The Church is moving us ever deeper into St. Paul’s Letter to the Romans (the Letter to the Romans has been the first scripture proclaimed at daily Mass for several days).
Remember, the Letter to the Romans is considered by many to be St. Paul’s “magnum opus”- his greatest work. The content of the letter is a sustained argument through which St. Paul attempts to clarify what he believes about God, about God’s revelation in Christ, and about the relationship of Israel and the Church.
The Church presents the Letter to the Romans in the lectionary excerpts, and this is not ideal. We have to listen carefully and be attentive to detail and nuance if we are to receive a spiritual benefit from what we hear.
Today’s excerpt from the Letter to the Romans can be understood as being about conversion- the non-negotiable necessity of the Christian life. The Gospel (“good news”) of Jesus Christ is not about self-help or self-actualization or self-affirmation, but about transformation. No one who meets Christ and gives their life over to him can simply continue their life with the same beliefs and behaviors. Christ means to change us and the disciple is a person who has been changed by an encounter with the Lord Jesus.
All are welcomed by Christ, but a relationship with him is on his terms, not our own. He meets everyone where they are at (so to speak) but he doesn’t just leave us in our status quo.
St. Paul insists that as a result of our relationship with Christ, a relationship that has as the condition for its possibility our conversion, we are freed from death. St. Paul refers here to physical death, which because of God in Christ’s passage into its reality, has been changed forever (no longer being an end, but a route of access to God). But more than just physical death he refers to those attitudes and actions that kill our souls, that make us less than vibrant in the new life we receive in our relationship with Jesus Christ.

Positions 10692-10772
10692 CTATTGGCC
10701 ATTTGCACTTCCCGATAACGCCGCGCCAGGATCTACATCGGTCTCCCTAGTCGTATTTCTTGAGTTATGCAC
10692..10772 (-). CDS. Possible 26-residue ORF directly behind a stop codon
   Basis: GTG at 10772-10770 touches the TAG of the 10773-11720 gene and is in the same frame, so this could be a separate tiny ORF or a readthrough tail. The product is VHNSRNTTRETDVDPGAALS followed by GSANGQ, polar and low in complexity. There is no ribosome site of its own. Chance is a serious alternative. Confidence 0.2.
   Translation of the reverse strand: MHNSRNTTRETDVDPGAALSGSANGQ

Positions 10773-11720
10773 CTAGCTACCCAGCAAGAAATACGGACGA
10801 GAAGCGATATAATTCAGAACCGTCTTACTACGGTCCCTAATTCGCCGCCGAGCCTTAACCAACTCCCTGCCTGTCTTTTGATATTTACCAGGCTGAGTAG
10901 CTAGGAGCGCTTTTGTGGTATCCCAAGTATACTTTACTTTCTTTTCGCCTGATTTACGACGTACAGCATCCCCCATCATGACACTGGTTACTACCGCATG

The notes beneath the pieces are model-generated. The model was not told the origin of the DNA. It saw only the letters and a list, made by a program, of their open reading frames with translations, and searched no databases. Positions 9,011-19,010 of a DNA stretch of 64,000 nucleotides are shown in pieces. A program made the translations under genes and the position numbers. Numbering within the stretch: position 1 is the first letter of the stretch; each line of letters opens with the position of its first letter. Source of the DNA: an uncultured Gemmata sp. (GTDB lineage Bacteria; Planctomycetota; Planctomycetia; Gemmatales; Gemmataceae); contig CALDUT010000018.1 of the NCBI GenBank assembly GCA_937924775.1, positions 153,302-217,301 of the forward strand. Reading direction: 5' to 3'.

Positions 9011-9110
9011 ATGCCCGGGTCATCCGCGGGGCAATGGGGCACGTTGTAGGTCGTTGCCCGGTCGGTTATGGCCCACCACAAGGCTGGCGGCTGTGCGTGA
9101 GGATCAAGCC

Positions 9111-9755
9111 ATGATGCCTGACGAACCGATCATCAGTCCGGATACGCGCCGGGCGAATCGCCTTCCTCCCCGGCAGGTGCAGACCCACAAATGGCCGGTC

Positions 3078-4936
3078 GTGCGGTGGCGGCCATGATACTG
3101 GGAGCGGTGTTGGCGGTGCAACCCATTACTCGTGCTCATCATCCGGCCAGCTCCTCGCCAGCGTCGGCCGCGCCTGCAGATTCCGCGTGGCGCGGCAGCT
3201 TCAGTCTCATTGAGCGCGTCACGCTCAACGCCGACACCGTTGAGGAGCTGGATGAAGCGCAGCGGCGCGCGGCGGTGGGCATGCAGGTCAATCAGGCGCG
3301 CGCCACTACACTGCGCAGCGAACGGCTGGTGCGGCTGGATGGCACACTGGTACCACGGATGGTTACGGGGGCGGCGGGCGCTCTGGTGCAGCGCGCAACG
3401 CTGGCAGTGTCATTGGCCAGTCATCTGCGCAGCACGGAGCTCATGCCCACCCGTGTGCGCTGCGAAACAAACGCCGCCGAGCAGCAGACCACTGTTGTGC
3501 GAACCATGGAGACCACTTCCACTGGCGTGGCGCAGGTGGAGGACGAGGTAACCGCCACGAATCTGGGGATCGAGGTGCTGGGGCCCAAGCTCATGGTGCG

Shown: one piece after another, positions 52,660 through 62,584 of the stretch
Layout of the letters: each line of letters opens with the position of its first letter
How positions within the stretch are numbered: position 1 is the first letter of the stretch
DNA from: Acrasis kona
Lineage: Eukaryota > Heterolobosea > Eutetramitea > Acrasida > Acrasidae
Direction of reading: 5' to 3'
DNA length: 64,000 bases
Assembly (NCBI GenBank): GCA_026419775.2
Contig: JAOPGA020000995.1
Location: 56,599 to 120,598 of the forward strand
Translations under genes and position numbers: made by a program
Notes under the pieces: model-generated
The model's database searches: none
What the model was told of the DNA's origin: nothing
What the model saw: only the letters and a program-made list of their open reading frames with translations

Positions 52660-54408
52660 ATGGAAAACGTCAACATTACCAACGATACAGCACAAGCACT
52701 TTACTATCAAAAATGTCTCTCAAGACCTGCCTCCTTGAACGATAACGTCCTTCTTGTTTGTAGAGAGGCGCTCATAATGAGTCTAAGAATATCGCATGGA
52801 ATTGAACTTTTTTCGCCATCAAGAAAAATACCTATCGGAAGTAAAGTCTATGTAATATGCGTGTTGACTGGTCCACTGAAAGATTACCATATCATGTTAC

Those attitudes and actions that mortally wound or kill our souls are all the ways we resist God’s will and purpose for our lives, a will and purpose that have been revealed to us in Christ.
One of the most dangerous ways in which we can mortally wound or kill our souls is to resist conversion, to stubbornly cling to those attitudes and actions that are essentially a “no” to Christ- a refusal of love, love of God and neighbor.
In each of us there lurks a “no” to Christ, and it is precisely in this “no” that Christ will come to us and insist that we change. The “no” to Christ manifests itself in our insistence that Christ conform to our expectations, that means that he change for us, rather than having to change for him.
Unfortunately, many would prefer to be ruined rather than change, but this is not what Christ wants. Our “yes” to Christ means we open ourselves to the way of life that he gives to us- a way that always and inevitably means conversion, a willingness to change, to believe what Christ reveals and to do what Christ commands us to do.
Because Christ insists that we change and accept a way of life that will be different from not only our own preferred status quo, but that of the world, the invitation to being Christ’s disciple, or living the unique way of life he gives us, will provoke resistance.
Not everyone who encounters Christ will like him and not everyone will accept the disciples who follow him. Christ is a “sign of contradiction” and so to are his followers.
Most people do not like conflict and the need to be liked is a nearly universal desire, because of these tendencies, disciples of the Lord Jesus may be tempted to soften the sharp edges of the Gospel, to create a facsimile of the Lord Jesus that conforms to better to the world’s expectations, to re-create the Church as a community of minimal expectation. These efforts may provide a short-term benefit, but because they are dishonest, the short-term benefit is quickly exhausted and the mission of the Church falters and fails.
Christ did not come to affirm us as we are, but to offer us a new way of life. Christ does not send his disciples into the world to accommodate the world as it is, but to effect the world’s restoration and renewal.
There is a legitimate inclusivity to the Church and the invitation of Christ is for all people, but there is a razor’s edge to both the Christ and the Church that cuts through all the insincerity and pretense that would make both into nothing more than a pleasant diversion.
The disciple of the Lord Jesus must be prepared, not only to be accepted and affirmed, but also to be refused, and even scorned.